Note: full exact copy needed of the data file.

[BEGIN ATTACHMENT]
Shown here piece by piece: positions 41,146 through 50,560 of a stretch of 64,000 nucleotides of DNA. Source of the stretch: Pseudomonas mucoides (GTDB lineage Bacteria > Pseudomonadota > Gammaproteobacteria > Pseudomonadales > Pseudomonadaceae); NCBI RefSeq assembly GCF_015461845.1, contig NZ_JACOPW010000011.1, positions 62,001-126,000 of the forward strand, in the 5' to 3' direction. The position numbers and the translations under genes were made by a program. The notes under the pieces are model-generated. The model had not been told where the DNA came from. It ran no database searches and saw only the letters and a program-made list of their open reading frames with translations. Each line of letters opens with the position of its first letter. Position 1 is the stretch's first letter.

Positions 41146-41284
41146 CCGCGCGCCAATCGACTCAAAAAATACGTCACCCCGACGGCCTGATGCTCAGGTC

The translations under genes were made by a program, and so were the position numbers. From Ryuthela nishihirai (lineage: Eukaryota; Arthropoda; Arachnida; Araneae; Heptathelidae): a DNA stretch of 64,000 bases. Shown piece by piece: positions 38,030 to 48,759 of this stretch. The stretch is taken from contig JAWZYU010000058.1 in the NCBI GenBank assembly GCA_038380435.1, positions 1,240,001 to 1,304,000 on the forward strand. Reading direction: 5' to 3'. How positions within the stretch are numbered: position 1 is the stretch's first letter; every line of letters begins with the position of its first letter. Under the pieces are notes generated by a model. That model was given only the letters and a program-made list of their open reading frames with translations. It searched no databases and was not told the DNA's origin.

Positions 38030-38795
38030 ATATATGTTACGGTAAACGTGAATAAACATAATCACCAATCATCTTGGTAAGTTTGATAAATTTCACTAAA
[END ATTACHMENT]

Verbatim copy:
Shown here piece by piece: positions 41,146 through 50,560 of a stretch of 64,000 nucleotides of DNA. Source of the stretch: Pseudomonas mucoides (GTDB lineage Bacteria > Pseudomonadota > Gammaproteobacteria > Pseudomonadales > Pseudomonadaceae); NCBI RefSeq assembly GCF_015461845.1, contig NZ_JACOPW010000011.1, positions 62,001-126,000 of the forward strand, in the 5' to 3' direction. The position numbers and the translations under genes were made by a program. The notes under the pieces are model-generated. The model had not been told where the DNA came from. It ran no database searches and saw only the letters and a program-made list of their open reading frames with translations. Each line of letters opens with the position of its first letter. Position 1 is the stretch's first letter.

Positions 41146-41284
41146 CCGCGCGCCAATCGACTCAAAAAATACGTCACCCCGACGGCCTGATGCTCAGGTC

The translations under genes were made by a program, and so were the position numbers. From Ryuthela nishihirai (lineage: Eukaryota; Arthropoda; Arachnida; Araneae; Heptathelidae): a DNA stretch of 64,000 bases. Shown piece by piece: positions 38,030 to 48,759 of this stretch. The stretch is taken from contig JAWZYU010000058.1 in the NCBI GenBank assembly GCA_038380435.1, positions 1,240,001 to 1,304,000 on the forward strand. Reading direction: 5' to 3'. How positions within the stretch are numbered: position 1 is the stretch's first letter; every line of letters begins with the position of its first letter. Under the pieces are notes generated by a model. That model was given only the letters and a program-made list of their open reading frames with translations. It searched no databases and was not told the DNA's origin.

Positions 38030-38795
38030 ATATATGTTACGGTAAACGTGAATAAACATAATCACCAATCATCTTGGTAAGTTTGATAAATTTCACTAAA